It’s not just ACA; the new Administration’s changes to OSHA, the Department of Labor, immigration policy, trade, and myriad other programs and policies will significantly affect workers’ comp.
This is the first of an occasional look at these “Other Effects”.
California’s produce growers are concerned that most of their field workers will be deported, potentially leaving billions of dollars rotting in their fields. While others argue that farmers should not be employing undocumented workers, the farmers, most of whom appear to have voted for Trump, disagree:
“If you only have legal labor, certain parts of this industry and this region will not exist,” said Harold McClarty, a fourth-generation farmer in Kingsburg whose operation grows, packs and ships peaches, plums and grapes throughout the country. “If we sent all these people back, it would be a total disaster.”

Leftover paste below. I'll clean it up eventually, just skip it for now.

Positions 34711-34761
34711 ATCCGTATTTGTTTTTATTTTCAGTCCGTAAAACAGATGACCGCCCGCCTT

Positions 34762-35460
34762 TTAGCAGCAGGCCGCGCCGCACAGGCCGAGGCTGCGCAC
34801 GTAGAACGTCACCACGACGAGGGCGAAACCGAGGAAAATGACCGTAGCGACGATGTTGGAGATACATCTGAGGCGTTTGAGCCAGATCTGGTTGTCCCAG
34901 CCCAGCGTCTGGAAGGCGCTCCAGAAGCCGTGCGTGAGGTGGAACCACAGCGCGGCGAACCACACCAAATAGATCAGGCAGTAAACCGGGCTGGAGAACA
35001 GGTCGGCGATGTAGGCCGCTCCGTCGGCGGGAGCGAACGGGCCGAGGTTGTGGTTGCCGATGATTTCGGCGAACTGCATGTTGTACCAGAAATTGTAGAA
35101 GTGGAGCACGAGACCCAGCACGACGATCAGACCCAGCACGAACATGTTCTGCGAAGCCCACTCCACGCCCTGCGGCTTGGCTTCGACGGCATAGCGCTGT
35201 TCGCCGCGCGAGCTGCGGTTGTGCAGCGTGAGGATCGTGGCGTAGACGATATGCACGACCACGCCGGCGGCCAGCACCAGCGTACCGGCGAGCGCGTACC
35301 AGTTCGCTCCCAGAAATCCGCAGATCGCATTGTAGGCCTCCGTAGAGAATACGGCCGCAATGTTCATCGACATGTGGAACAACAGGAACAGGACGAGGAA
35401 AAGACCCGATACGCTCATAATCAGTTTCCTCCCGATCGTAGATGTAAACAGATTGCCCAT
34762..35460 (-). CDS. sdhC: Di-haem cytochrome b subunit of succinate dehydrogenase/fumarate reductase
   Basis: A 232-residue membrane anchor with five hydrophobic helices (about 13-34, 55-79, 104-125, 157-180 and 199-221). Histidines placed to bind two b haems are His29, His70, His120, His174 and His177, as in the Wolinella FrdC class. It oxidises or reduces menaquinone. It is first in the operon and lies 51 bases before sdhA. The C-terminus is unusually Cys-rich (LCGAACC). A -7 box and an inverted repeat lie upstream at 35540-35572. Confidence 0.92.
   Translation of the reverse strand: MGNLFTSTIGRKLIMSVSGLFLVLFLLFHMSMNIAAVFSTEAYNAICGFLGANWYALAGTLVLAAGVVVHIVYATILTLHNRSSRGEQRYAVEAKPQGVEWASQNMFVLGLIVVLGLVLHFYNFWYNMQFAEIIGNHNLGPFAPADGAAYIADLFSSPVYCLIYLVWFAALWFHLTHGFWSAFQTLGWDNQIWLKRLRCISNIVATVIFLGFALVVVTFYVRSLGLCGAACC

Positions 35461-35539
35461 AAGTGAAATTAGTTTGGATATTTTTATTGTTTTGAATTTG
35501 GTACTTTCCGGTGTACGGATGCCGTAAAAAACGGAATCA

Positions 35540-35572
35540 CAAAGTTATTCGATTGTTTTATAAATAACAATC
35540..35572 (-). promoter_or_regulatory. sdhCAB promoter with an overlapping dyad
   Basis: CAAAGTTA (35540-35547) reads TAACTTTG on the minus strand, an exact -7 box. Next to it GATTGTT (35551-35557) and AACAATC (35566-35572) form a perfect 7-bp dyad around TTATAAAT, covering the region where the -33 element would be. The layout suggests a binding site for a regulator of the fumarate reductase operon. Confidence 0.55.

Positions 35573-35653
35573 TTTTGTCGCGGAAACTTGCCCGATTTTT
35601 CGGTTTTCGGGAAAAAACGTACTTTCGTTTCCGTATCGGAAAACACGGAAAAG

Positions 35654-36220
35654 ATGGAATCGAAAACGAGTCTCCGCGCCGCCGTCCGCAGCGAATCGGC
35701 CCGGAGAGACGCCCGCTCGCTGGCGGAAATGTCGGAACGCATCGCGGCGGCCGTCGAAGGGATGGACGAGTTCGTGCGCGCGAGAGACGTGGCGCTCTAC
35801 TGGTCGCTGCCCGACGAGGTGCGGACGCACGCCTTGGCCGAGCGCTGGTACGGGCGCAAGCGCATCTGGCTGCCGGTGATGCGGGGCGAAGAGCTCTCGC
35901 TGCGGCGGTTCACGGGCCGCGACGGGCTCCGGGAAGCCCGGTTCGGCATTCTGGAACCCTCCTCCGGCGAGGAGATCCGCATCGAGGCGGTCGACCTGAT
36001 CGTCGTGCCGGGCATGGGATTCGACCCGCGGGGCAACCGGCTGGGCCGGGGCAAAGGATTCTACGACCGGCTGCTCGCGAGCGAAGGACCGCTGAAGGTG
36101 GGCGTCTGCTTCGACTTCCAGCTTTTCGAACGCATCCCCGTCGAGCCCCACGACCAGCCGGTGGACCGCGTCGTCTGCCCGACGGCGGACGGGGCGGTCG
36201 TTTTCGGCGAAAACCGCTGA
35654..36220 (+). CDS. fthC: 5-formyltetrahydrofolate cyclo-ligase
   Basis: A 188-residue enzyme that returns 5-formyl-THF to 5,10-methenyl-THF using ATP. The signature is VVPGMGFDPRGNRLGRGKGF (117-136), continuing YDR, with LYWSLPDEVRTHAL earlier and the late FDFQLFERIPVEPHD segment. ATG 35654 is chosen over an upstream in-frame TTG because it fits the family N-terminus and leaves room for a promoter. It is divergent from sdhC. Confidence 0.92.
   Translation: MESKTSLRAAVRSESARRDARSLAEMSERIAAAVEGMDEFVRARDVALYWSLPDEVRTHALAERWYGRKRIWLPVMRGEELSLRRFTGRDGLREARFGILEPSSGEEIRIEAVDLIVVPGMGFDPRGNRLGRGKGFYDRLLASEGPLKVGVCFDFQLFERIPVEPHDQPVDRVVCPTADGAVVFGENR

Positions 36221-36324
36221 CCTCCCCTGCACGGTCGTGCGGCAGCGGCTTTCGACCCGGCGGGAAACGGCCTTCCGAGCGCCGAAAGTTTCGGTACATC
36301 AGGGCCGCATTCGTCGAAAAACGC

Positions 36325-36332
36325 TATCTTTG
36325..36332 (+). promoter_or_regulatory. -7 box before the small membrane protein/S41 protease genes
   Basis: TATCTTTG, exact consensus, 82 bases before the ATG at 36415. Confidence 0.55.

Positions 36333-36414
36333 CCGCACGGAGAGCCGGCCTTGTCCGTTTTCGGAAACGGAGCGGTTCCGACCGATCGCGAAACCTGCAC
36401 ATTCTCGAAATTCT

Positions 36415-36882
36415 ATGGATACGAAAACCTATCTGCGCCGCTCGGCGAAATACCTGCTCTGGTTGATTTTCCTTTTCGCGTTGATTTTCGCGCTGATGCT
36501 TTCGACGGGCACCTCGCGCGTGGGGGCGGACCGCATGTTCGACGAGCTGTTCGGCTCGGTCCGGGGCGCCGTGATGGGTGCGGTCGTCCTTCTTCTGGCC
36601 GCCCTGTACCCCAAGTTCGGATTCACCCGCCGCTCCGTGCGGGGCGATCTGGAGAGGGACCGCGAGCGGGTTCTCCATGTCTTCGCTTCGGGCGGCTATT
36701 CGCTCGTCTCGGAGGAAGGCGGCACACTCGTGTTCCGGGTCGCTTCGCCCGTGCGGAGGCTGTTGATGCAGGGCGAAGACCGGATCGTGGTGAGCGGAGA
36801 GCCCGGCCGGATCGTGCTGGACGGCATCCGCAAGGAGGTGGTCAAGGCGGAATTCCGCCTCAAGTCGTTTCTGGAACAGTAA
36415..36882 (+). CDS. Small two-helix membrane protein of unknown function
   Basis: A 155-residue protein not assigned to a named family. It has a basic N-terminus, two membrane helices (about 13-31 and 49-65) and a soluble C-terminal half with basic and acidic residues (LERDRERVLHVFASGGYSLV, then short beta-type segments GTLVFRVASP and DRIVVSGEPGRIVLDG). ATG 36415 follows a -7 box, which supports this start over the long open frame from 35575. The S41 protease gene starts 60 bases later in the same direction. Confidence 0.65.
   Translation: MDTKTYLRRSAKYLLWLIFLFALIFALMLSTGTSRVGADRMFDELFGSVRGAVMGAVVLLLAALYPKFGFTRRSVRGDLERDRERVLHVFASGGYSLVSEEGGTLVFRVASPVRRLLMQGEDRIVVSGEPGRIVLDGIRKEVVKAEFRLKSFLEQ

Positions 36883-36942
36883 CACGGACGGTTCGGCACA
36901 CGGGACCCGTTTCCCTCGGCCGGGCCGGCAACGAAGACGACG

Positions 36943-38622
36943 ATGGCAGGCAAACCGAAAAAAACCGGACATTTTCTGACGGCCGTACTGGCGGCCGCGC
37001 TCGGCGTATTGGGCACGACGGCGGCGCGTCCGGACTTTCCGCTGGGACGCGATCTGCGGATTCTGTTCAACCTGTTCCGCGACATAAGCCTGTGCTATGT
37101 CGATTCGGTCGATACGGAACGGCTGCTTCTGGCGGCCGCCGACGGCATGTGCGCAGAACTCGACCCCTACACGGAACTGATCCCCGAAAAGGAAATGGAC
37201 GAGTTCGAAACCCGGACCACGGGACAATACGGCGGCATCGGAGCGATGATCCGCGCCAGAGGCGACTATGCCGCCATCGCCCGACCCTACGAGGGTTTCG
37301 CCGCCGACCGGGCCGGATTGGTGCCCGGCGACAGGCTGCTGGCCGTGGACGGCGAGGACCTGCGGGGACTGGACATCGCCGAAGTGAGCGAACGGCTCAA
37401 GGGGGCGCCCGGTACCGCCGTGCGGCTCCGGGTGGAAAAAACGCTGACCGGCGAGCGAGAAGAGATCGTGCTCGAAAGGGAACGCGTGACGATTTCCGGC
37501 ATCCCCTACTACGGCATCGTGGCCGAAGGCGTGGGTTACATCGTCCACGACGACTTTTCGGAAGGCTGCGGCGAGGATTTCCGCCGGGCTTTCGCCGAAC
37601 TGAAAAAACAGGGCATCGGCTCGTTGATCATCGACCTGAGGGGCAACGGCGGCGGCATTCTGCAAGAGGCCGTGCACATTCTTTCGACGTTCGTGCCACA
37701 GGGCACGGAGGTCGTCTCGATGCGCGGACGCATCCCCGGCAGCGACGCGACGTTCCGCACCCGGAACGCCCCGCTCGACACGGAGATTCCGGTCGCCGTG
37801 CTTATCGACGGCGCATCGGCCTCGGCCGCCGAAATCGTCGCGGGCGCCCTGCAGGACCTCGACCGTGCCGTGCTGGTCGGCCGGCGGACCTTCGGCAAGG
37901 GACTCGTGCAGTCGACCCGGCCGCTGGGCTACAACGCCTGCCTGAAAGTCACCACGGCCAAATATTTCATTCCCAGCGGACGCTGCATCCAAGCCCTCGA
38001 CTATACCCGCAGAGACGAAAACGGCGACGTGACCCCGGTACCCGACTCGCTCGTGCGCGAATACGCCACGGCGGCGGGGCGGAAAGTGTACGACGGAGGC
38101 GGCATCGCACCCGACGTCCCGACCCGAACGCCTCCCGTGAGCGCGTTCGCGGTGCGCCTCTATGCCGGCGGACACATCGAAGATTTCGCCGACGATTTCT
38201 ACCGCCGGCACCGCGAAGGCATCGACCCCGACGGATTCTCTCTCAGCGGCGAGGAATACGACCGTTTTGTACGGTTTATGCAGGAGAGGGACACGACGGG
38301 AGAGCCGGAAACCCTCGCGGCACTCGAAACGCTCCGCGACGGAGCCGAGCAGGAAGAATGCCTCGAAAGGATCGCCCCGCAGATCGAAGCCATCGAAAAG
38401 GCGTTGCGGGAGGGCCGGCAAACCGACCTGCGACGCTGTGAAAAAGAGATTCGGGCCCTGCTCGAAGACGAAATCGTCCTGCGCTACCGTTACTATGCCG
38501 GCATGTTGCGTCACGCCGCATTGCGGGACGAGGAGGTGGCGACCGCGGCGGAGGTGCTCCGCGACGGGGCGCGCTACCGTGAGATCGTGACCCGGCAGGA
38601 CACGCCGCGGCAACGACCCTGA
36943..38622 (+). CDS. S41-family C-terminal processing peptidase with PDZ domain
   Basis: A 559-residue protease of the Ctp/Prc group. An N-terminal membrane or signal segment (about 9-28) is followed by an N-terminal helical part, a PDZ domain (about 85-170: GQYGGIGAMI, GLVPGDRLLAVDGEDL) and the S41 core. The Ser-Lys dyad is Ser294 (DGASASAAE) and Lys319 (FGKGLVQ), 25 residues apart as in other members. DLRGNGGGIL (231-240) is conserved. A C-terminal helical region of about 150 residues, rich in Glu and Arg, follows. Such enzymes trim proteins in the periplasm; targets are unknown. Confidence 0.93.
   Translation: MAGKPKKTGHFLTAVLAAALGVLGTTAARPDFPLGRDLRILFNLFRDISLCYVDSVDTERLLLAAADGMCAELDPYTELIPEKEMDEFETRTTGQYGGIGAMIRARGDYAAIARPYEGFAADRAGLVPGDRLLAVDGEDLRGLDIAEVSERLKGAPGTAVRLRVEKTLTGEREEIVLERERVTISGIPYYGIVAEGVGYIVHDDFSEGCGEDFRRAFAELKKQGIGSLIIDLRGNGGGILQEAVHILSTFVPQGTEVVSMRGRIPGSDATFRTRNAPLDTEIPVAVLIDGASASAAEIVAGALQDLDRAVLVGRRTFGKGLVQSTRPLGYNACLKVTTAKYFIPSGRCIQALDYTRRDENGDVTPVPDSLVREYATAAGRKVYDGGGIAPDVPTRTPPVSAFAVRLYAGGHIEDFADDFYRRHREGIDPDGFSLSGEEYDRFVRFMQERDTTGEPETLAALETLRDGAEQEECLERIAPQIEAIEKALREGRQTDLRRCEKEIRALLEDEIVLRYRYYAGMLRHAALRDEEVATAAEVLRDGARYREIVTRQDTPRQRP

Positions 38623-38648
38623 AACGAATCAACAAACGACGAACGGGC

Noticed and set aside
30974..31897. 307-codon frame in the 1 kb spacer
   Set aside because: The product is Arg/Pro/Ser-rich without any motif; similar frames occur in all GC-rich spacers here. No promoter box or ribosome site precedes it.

Implication – if deportations begin, farmers will have to scramble to find legal residents to replace the 70% of current workers who are undocumented. Labor costs will go up, and so will workers’ comp premiums. Expect claims to rise as well, as the field work is very strenuous physical labor which most new workers will be unaccustomed to.
Of course, it’s illegal for those farmers to employ undocumented workers in the first place, so their lobbying efforts – intended to convince the President to not do what he said he would do – amount to asking the Administration to not enforce laws currently on the books requiring farmers to comply with the E-Verify program.
What does this mean for you?
The President is doing what he said he would, surprising some of his supporters and delighting others.